Reference

With the transition to the Razor view-engine in ASP.NET MVC 3 a need occurred for a quick-reference.

Sections - Replacement to 'asp:ContentPlaceHolder' och 'asp:Content'

Where you the old WebForms view-engine used to use the controls and to dynamically switch out parts of the content on a page, the Razor view-engine uses sections.

_Layout.cshtml (Equivalent to a .master-page):

<div>Template content</div>
@RenderBody()
<div>More template content</div>
@RenderSection("OtherContent", required: false)

Page.cshtml:

@section OtherContent {
    <span>Other content goes here</span>
}
<div>Main page-content</div>

In above code the RenderSection-method in the _Layout.cshtml renders the content within the matching @section in the Page.cshtml. The required-parameter indicates if the section is required and should throw an exception if the section doesn't exist. The RenderBody-method renders the rest of the content in the Page.cshtml, which is not inside any section.

Declaring the ViewModel

In the old WebForms view-engine your declaration of the view-model would look like something like this:

<%@ Page Language="C#" MasterPageFile="~/Views/Shared/Site.Master"
    Inherits="System.Web.Mvc.ViewPage<MyViewModel>" %>

While in the Razor view-engine declaring your view-model is as easy as this:

@model MyViewModel

Inline C#-code in the HTML

If you wanted to loop over a collection in your view-model in WebForms view-engine your code would look something like this:

<% foreach(var item in Model.Items) { %>
    <% if(item.IsValid()) { %>
        <div class="<%: item.ClassName %>">&;lt;%: item.Title %></div>
    <% } %>
<% } %>

The percent-tags make it a bit hard to quickly get an overview of what is HTML and what is code. This is one of the largest upsides to the Razor view-engine, where the same code would be written much more readable like this:

@foreach(var item in Model.Items) {
    if(item.IsValid()) {
        <div class="@item.ClassName">@item.Title</div>
    }
}

If you make a proper installation of MVC 3 you will get syntax-highlighting in Visual Studio for separating C#-code and HTML-tags.

Advanced inline C#-code

Razor is extremely intelligent when it comes to determining when code starts and ends behind the @-signs, which is very well visualized by the IntelliSense in Visual Studio.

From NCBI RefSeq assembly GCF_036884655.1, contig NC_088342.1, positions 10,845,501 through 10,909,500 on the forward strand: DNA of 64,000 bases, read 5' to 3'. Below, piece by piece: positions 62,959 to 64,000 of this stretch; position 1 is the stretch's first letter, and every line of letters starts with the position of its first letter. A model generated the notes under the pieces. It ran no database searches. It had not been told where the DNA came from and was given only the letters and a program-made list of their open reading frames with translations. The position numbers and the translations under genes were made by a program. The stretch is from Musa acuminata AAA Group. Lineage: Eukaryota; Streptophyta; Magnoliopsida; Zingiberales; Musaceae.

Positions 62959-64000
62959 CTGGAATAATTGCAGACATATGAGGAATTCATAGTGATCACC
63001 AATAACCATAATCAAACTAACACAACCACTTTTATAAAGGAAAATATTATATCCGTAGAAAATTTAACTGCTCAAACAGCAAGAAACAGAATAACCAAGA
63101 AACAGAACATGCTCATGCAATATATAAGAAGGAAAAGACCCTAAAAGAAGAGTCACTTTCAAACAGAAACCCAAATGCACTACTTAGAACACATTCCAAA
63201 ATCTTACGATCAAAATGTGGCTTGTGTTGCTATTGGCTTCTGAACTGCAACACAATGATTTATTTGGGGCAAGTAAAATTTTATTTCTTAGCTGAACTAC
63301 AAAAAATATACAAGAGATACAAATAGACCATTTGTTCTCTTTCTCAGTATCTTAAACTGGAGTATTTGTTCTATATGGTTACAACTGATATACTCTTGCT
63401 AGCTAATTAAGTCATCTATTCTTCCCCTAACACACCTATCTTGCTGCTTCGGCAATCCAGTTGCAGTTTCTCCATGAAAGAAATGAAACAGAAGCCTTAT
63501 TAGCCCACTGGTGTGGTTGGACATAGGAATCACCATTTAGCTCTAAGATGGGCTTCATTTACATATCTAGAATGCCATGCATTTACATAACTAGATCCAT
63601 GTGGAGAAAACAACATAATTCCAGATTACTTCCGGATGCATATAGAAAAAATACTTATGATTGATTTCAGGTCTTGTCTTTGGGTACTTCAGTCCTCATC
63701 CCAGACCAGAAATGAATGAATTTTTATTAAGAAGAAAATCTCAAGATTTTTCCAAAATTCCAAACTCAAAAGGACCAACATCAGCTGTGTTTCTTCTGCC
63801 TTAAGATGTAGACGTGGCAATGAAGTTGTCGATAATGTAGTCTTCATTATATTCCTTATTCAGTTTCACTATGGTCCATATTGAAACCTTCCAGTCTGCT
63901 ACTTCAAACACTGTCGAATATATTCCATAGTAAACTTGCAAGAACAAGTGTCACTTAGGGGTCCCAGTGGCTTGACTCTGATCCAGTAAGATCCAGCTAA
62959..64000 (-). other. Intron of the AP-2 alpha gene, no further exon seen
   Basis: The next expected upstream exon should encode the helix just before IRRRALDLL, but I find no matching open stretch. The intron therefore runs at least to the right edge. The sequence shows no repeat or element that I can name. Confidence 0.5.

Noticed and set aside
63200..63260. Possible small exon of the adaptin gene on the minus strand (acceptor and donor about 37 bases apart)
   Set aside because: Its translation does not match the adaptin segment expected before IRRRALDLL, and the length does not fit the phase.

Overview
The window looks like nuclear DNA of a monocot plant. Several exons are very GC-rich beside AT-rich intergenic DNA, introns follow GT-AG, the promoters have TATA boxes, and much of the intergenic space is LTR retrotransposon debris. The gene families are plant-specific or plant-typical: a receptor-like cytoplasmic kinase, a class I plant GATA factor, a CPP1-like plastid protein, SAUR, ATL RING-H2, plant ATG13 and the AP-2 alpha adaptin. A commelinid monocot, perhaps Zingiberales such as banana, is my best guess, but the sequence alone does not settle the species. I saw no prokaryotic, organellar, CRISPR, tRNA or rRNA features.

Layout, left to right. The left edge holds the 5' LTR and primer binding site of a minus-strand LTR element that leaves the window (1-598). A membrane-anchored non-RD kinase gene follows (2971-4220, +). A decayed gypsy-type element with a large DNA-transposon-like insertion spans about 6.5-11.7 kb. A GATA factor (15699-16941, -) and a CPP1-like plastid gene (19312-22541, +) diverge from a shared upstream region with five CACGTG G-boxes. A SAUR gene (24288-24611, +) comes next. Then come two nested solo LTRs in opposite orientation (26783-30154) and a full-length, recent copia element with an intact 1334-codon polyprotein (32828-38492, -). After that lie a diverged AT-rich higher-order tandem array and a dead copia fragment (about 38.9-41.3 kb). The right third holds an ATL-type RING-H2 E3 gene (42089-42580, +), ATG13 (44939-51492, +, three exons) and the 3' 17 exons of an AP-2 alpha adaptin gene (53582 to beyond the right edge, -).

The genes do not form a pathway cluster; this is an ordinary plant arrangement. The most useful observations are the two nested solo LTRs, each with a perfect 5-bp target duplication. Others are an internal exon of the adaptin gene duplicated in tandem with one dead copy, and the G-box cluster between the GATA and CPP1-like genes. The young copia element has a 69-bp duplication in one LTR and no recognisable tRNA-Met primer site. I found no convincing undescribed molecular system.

<div>This is @Model.Name's page</div>

Since the apostrophe doesn't follow any pattern that could make it correct C#-code, Razor knows to cut the code from there.

If you want to be extra clear in your code, against other developers, but also against Razor, as to where the code starts and ends, you can use parentheses like this:

<div>This is @(Model.Name)'s page and has the status "@(Model.Status)"!</div>

Inline C#-code for logic

You can include code on the page that is not necessarily written out on the page directly, but handles logic and page-specific functionality. For this you use the @-sign, followed by curly braces.

<div>Other content</div>
@{
    string capitalizedTitle = Model.Title.ToUpper();
}
<h1>Page about @capitalizedTitle</h1>

This is used in the templates that comes with MVC 3 to set which Layout-file to use. But you can use this on your own for setting the title-text in the title-tag.

Page.cshtml:

@{  
    ViewBag.Title = "Index titel - " + Model.SubTitle;
}

_Layout.cshtml:

<head>
    <title>@ViewBag.Title</title>
    <!-- ... -->

Helpers - Reusing code specific to view-template

With the new @helper-syntax in Razor you can easily write re-usable methods that deals with output-functionality within view-templates.

@helper ShowInfo(string name, bool hasContent) {
    if(hasContent) {
        <div>This is info about @name.ToUpper()</div>
    }
}

Namespaces

Using a namespace is very easy and reminds us a lot of the old way to do it:

@namespace System.ComponentModel.DataAnnotations

Server-side comments

To do server-side comments with Razor you can click the "Comment" toolbar button or press Ctrl+K, Ctrl+C to apply a server-side comment. The commented code is place between a @* and a *@ and looks like this:

@" This is the text of the model. MUST be HTML-encoded. "@
<div class="special-elemet">@Model.Text</div>

Global settings for view-templates

If you place a file named _ViewStart.cshtml in the root of the ~/Views-folder, the Razor-code in this code will be applied as default to all view-templates in the sub-folders. In the templates that comes with MVC 3 this is used to set the default Layout-file to be used for the view-templates.

@{
    Layout = "~/Views/Shared/_Layout.cshtml";
}

Not HTML-encoding content

In the old WebForms view-engine you could use a colon-character instead of an equals-sign to HTML-encode content like this:

<%= ContentToBeOutputWithoutEncoding %>  
<%: ContentToBeEncoded %>

The Razor view-engine automatically HTML-encodes whatever strings you output without explicitly using Html.Raw-method like this:

@Html.Raw(ContentToBeOutputWithoutEncoding)

The -tag for Razor

The way Razor analyzes the code to find the start and end only makes it it possible to have one element (with multiple children of course) inside an expression. To resolve this Razor introduces a -tag, where you can nest multiple lines of code:

<text>
    <div>One nested item</div>
    <span>Another nested item</span>
</text>